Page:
Achieving Social and Economic Equality by Unifying Business and Ethics: Adam Smith as the Cause of and Cure for the Separation Thesis

28 Pages Posted: 13 Apr 2018

See all articles by Scott L. Newbert

Scott L. Newbert

Zicklin School of Business, Baruch College - The City University of New York

Date Written: May 2018

Abstract

Adam Smith's famous argument that self‐interested decisions will ultimately improve social welfare seems inconsistent with the social and economic inequality characterizing Smith's time and today. I contend that these inequalities are the result of Smith's failure to explicitly situate the economic man he describes in The Wealth of Nations within the broader social context he articulates in The Theory of the Moral Sentiments, an omission which has since given rise to the separation thesis, which states that business decisions have no moral content and moral decisions have no business content. In response to this modern‐day Adam Smith problem, I integrate Smith's notions of sympathy, intimacy, and justice into a unification thesis that articulates how individuals might balance their self‐interested and benevolent motives. By reuniting the discourses of business and ethics, this research may inform contemporary theories of business ethics and provide normative guidance for managers.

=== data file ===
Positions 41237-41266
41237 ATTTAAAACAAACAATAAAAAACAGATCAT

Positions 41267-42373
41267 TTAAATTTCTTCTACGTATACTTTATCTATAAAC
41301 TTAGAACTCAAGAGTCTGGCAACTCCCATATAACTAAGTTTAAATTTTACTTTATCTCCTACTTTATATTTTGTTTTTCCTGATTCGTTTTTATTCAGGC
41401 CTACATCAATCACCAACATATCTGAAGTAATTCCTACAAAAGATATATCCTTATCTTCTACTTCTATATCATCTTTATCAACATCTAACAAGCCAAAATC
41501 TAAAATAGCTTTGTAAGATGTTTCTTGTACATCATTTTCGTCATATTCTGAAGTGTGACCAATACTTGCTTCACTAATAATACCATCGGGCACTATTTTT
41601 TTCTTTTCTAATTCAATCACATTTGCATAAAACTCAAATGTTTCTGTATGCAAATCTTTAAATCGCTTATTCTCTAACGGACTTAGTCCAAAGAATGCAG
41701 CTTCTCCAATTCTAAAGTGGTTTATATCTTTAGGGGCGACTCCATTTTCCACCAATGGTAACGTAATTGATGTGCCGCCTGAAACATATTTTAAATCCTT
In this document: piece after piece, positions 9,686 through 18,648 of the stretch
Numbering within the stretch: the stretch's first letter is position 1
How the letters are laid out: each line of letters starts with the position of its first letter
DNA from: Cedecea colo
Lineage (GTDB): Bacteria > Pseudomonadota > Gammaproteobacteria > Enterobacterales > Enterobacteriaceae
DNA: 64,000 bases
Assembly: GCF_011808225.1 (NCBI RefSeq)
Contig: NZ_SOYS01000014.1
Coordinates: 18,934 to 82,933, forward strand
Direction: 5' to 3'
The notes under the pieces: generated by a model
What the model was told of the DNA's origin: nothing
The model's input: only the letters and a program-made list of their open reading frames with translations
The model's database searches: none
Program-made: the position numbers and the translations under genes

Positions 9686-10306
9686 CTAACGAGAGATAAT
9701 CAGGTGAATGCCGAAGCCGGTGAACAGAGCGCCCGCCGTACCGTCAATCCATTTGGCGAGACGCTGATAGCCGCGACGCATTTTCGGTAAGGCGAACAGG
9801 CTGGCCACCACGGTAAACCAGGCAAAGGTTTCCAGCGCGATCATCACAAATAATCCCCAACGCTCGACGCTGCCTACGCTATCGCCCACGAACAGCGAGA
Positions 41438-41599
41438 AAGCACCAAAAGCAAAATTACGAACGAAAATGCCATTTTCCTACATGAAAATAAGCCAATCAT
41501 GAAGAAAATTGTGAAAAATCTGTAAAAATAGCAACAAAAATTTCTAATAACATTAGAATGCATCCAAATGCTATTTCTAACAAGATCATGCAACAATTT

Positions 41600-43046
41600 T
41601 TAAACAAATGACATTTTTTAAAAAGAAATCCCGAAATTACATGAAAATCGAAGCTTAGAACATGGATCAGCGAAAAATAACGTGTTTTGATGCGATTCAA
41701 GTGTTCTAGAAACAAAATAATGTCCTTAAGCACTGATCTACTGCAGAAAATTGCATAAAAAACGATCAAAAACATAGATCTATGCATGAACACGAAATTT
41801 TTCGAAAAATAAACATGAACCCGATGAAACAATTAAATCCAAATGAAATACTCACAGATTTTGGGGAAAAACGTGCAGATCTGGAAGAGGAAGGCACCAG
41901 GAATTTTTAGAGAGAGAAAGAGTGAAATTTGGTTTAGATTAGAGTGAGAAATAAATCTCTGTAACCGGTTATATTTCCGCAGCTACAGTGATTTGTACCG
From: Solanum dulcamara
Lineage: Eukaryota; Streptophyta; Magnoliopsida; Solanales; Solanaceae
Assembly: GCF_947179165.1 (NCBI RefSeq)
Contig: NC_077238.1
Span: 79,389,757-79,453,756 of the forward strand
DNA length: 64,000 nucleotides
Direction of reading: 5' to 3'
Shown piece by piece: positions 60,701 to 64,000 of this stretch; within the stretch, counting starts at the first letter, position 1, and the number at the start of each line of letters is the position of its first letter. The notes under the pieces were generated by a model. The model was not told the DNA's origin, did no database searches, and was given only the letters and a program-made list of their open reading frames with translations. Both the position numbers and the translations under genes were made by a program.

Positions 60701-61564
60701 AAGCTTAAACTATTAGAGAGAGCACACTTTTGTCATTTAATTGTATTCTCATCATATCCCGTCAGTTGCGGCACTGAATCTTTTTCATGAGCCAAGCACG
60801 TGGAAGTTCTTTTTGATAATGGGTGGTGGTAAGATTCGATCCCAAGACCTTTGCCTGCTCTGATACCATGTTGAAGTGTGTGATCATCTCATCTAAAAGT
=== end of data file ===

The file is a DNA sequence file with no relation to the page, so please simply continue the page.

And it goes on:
Keywords: Adam Smith, benevolence, inequality, self‐interest, separation thesis, sympathy

Suggested Citation

Newbert, Scott L., Achieving Social and Economic Equality by Unifying Business and Ethics: Adam Smith as the Cause of and Cure for the Separation Thesis (May 2018). Journal of Management Studies, Vol. 55, Issue 3, pp. 517-544, 2018. Available at SSRN: https://ssrn.com/abstract=3160368 or http://dx.doi.org/10.1111/joms.12322

Scott L. Newbert (Contact Author)

Zicklin School of Business, Baruch College - The City University of New York ( email )

NY
United States

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